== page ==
Profile, a research project launched by scientists at Dana-Farber/Brigham and Women’s Cancer Center and Dana-Farber/Boston Children’s Cancer and Blood Disorders Center, is one of the nation’s most comprehensive precision cancer medicine initiatives. Profile is a large-scale cohort research study aimed at collecting as much information and genomic data as possible for every type of cancer. The goal is to use this data to learn more about the genetic and molecular alterations that cause cancer to develop and progress. Researchers will use that information to develop better ways to treat cancer and strategies for preventing it.
“Cancer is a genomic disease,” says Laura MacConaill, PhD, scientific director of the Profile Research Project and scientific director of the Center for Cancer Genome Discovery. “Gene mutations, chromosome alterations, and other DNA abnormalities enable cancer to grow and spread.”
Regardless of where in the body an individual’s cancer develops – lungs, skin, breast, kidney – its DNA contains a particular array of DNA alterations that collectively make up that patient’s “tumor profile.” This distinct set of mutations and other DNA changes dictates how the cancer behaves and what drugs it is likely to respond to. Someone else with the same type of cancer (such as lung cancer) will have a different genomic tumor profile.
Every adult cancer patient seen through Dana-Farber/Brigham and Women’s Cancer Center and every pediatric cancer patient at Dana-Farber/Boston Children’s Cancer and Blood Disorders Center is eligible to participate in the Profile study. If a patient consents, any clinically relevant information from the test can be shared with doctors to help guide treatment. In some instances, the results of Profile testing may help doctors enroll a patient in a clinical trial or choose the right combination of targeted therapies that are already FDA-approved.
Using the power of next-generation sequencing, Profile researchers analyze samples of patients’ tumor DNA with a test called OncoPanel developed by scientists at Dana-Farber. This test can detect DNA alterations in more than 300 cancer-related genes using a single sample of tumor, either tissue or blood.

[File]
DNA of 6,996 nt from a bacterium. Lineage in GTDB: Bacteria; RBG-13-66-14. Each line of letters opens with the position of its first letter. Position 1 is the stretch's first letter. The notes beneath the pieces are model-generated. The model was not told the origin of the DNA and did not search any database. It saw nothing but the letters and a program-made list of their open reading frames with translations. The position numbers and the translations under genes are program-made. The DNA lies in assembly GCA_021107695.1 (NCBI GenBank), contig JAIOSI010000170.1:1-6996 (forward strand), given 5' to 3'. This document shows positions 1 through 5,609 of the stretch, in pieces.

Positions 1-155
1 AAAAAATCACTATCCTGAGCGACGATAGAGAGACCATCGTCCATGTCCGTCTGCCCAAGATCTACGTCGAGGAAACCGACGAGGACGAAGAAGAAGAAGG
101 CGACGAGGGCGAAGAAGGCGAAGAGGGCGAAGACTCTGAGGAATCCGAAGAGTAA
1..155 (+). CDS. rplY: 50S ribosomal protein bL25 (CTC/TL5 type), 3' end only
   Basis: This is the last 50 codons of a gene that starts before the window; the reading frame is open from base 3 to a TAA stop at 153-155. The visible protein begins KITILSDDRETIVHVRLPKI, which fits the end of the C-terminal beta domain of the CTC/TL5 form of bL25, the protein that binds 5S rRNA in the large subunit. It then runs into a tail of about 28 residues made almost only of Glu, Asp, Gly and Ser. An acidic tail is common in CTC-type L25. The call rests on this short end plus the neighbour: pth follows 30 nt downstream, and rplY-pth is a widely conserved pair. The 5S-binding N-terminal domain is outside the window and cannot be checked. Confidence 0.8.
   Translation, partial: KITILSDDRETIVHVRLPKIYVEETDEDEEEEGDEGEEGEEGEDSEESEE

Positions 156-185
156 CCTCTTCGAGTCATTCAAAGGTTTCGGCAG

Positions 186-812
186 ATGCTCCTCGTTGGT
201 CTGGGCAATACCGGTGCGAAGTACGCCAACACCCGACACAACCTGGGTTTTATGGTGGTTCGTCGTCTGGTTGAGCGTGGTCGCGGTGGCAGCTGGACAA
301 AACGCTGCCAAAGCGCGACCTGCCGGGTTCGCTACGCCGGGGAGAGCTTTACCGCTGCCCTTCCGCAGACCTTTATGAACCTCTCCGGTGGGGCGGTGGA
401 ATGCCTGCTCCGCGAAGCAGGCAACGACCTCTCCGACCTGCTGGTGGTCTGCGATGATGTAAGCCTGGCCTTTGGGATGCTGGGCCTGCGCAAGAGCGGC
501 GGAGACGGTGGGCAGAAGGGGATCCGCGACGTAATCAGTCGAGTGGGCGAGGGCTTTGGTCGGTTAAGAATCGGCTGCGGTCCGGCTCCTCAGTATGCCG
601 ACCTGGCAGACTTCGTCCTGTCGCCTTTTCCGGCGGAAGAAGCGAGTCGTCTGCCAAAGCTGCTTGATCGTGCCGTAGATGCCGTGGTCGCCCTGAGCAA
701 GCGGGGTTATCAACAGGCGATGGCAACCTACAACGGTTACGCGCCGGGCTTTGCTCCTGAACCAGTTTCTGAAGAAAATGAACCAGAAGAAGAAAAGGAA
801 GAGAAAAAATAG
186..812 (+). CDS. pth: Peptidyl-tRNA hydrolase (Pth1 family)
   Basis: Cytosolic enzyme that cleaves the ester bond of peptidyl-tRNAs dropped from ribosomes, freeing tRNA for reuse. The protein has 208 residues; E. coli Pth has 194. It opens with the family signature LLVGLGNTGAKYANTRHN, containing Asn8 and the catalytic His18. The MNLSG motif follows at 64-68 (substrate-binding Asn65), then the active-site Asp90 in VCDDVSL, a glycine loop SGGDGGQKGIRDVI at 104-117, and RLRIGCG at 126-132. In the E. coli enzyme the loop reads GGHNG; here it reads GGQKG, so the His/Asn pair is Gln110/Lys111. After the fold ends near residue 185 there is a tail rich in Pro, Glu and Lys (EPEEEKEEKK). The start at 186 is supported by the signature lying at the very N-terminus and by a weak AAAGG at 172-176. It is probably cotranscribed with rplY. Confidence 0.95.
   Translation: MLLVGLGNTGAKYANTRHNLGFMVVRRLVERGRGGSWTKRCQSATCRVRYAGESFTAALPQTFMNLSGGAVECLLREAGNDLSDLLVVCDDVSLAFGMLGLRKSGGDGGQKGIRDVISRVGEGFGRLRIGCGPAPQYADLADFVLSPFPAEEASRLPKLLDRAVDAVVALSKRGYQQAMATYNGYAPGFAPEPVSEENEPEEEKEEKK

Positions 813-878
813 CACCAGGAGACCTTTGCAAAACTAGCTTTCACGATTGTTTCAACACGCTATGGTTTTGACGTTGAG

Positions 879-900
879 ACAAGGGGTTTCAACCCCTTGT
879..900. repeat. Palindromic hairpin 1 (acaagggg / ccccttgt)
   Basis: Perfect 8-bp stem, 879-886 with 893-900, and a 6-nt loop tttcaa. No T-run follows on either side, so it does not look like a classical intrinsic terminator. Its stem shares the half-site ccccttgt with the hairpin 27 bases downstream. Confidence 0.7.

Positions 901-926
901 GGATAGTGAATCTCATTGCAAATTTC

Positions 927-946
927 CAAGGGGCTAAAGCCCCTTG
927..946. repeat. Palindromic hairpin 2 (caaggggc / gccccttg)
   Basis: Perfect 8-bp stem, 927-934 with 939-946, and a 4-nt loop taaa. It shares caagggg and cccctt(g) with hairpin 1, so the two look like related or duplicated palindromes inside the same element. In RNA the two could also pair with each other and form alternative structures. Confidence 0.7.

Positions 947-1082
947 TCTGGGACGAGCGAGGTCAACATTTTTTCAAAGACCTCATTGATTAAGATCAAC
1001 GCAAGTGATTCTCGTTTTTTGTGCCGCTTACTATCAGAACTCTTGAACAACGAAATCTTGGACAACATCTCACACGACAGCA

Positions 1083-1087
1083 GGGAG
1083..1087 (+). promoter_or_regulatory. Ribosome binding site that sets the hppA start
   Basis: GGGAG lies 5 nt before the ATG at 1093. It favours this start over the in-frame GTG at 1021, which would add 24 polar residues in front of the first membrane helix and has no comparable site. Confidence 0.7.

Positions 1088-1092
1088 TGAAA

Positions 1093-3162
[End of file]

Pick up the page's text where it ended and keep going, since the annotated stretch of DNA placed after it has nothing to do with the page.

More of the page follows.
“With Profile, we test all types of cancer,” MacConaill explains. “We take adult and pediatric cancers regardless of the type of tumors they are, and we put this data in a research database. Profile is going to allow people in our institutions to mine the data and uncover new ideas and new connections and patterns in that data for many years to come.”
All of the data collected through the study may also be anonymously linked with patients’ clinical data (e.g., course of the illness, response to treatment, etc.) to enable researchers to study the impact of different mutations on response to treatments and on outcomes. This information will be critical to inform future cancer research and develop new targeted cancer therapies.
What can research like Profile tell us about cancer?
What if we knew what drives growth in a full spectrum of cancers so we could develop better roadblocks? Which mutations prompt cancer cells to be aggressive and spread to other parts of the body? How does one type of cancer – breast cancer, lung cancer, or multiple myeloma, perhaps – differ genetically from patient to patient? And, most importantly, which cancer treatments will work best for your cancer and which ones may not be as effective?
Just a decade ago, our researchers discovered that patients with a type of non-small cell lung cancer who had a malfunctioning protein called EGFR responded robustly to a new drug called gefitinib (Iressa). This milestone in targeted therapy transformed the way the disease is treated around the world. More than a dozen targeted therapies for adenocarcinoma, the most common lung malignancy, now exist. Some are FDA-approved, and others are being tested in clinical trials. Among them is the targeted drug crizotinib (Xalkori), which has extended lives and enhanced the quality of life for certain advanced lung cancer patients whose tumor cells harbored abnormalities in ALK genes. ALK abnormalities occur in other cancers, too, including neuroblastoma and lymphoma.
Now, as Profile becomes more powerful thanks to next-generation sequencing that digs deeper and more broadly into a tumor’s DNA, researchers expect these clinical connections to increase.
The power of Profile lies in the sheer volume of the data it is amassing on the genetics of cancer, and the potential to correlate distinctive DNA abnormalities in a specific person’s cancer with its behavior and how it responds to treatment, explains Barrett Rollins, MD, PhD, Dana-Farber’s chief scientific officer.
Even in the study’s early stages, the results of a few patients’ tests have given them new options for clinical drug trials.
“Next-generation sequencing tells us a lot more of what could potentially be driving a person’s cancer,” says Rollins. “It reveals a lot more about what might be treatable by targeted medicine in the future.”
In this video, scientists show how genetic testing in cancer happens – from tumor sample collection to data analysis – and talk about the promise that the technology holds for cancer research and care.